Forums - Sony Discussion - So what will Sony do to fix the exploit?

leatherhat said:

Cats outta the bag. But its impressive Sony was able to hold it off for 4 years.


I still blame Geohot, if people didn't think he could do it, someone would have tried themselves!



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A Bad Clown said:
leatherhat said:

Cats outta the bag. But its impressive Sony was able to hold it off for 4 years.


I still blame Geohot, if people didn't think he could do it, someone would have tried themselves!


You should be thanking him, its good for platforms to be open



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snakenobi said:
thismeintiel said:

I was under the impression every PS3 had its own unique set of "keys."  Is that wrong, and these keys are the same ones in every PS3?


yes the keys are different

 

there are public keys(same all over) and private keys(unique to each console

but the hackers have public keys and know how to get private keys.

 

sony can still fix it if they change all the private keys by firmware update

Thanks.  I knew I remembered reading the PS3 had something unique, securtiy-wise, for each individual system.  So does that mean that every single person who wanted a modded PS3 would have to go through the same initial procedure that the hackers did to find out their systems keys?  And does that mean there might not even be a guarantee that a homebrew app would even work across all PS3's if it was built using an individual console?  Or would that only require the public keys?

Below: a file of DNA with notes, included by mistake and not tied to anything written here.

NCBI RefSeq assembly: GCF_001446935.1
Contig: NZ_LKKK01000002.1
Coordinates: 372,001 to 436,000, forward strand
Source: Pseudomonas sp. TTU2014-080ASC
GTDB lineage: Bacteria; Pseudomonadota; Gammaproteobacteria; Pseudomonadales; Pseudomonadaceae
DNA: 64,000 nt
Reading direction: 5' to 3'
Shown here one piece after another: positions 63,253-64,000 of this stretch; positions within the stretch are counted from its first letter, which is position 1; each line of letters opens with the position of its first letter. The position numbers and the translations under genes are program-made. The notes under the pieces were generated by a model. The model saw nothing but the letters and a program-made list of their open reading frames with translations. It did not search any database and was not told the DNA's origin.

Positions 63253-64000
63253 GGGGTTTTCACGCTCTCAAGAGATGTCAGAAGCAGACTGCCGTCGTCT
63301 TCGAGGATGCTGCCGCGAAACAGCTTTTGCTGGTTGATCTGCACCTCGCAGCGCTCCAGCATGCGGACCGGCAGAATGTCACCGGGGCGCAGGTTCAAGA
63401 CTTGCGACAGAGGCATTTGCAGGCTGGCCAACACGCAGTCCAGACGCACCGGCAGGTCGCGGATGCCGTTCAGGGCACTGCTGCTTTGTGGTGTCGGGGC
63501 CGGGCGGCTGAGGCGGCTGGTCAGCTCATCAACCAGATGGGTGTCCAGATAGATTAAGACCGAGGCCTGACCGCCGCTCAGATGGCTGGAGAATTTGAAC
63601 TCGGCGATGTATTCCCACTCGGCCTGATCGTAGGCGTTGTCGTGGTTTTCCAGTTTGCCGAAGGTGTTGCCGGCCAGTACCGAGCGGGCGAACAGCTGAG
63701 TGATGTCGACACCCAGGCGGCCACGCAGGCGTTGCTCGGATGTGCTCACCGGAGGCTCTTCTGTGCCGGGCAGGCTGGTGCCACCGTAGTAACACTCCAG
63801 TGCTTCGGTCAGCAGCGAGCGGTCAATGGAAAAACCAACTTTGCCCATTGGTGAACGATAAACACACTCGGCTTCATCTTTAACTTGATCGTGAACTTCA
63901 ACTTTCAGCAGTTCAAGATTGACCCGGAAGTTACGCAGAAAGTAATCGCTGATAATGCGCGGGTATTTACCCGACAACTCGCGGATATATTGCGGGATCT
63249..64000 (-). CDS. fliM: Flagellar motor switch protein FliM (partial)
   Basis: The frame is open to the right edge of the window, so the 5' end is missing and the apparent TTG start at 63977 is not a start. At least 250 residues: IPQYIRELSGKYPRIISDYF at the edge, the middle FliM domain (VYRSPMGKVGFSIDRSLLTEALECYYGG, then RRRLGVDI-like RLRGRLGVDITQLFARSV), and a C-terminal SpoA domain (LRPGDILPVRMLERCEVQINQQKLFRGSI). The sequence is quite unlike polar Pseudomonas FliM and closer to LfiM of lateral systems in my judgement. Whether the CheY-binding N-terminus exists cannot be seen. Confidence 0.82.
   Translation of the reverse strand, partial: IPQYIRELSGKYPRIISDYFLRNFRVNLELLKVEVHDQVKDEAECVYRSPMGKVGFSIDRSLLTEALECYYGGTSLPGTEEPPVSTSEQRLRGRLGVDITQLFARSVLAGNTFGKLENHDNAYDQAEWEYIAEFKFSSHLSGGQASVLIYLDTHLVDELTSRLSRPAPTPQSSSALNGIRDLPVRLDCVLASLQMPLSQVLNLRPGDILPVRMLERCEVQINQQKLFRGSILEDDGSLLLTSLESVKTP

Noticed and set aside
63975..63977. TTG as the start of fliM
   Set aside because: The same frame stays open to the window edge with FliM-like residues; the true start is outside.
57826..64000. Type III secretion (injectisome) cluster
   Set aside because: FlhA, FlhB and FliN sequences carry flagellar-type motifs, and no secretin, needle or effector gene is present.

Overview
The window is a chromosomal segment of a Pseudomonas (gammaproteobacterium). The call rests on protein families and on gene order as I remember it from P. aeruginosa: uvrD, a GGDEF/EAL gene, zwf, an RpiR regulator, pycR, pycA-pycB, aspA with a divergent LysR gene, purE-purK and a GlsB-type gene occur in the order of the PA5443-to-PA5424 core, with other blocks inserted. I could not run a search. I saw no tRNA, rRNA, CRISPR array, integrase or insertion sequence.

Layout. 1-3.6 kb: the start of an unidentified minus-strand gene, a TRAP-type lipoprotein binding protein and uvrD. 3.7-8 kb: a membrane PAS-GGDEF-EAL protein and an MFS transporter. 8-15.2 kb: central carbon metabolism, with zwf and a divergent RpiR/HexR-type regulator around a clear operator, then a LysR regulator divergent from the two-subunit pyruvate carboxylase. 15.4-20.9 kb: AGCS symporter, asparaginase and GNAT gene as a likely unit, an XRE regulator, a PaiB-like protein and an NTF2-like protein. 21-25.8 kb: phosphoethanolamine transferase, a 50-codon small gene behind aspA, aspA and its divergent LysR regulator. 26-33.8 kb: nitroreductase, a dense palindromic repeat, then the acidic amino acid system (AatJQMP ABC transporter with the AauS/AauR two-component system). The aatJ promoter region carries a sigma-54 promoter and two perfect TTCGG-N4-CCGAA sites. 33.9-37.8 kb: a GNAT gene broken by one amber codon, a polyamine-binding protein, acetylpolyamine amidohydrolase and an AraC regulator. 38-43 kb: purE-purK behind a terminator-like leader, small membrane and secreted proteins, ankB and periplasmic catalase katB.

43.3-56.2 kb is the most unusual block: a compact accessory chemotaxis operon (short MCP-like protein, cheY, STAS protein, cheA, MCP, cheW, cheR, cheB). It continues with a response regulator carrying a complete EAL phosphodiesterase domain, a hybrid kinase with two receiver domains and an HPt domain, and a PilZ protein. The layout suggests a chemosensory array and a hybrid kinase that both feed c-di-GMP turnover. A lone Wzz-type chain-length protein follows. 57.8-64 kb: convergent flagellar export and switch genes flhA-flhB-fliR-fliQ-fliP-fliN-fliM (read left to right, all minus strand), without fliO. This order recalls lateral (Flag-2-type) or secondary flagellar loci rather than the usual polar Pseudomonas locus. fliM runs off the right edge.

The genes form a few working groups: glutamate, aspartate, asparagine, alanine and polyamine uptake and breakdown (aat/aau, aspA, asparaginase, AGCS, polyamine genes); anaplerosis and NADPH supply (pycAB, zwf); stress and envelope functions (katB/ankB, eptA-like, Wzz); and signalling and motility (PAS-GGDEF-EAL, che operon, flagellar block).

And don't worry, I don't expect you to know all of those answers. 



thismeintiel said:
snakenobi said:
thismeintiel said:

I was under the impression every PS3 had its own unique set of "keys."  Is that wrong, and these keys are the same ones in every PS3?


yes the keys are different

 

there are public keys(same all over) and private keys(unique to each console

but the hackers have public keys and know how to get private keys.

 

sony can still fix it if they change all the private keys by firmware update

Thanks.  I knew I remembered reading the PS3 had something unique, securtiy-wise, for each individual system.  So does that mean that every single person who wanted a modded PS3 would have to go through the same initial procedure that the hackers did to find out their systems keys?  And does that mean there might not even be a guarantee that a homebrew app would even work across all PS3's if it was built using an individual console?  Or would that only require the public keys? 

And don't worry, I don't expect you to know all of those answers. 


I don't know... but I started searching about this whole thing and people are already making their own firmwares because they have some sort of PUP packer (someone modified firmware 3.41 and made it 3.56... and anyone who downloads it can install it into the PS3) and GeoHot released a file that if you run it, it creates a txt file that contains a link to his website.

But they still need to get into service mode... not that it's hard to get into that mode anyways, you just do it by holding the power button, lol.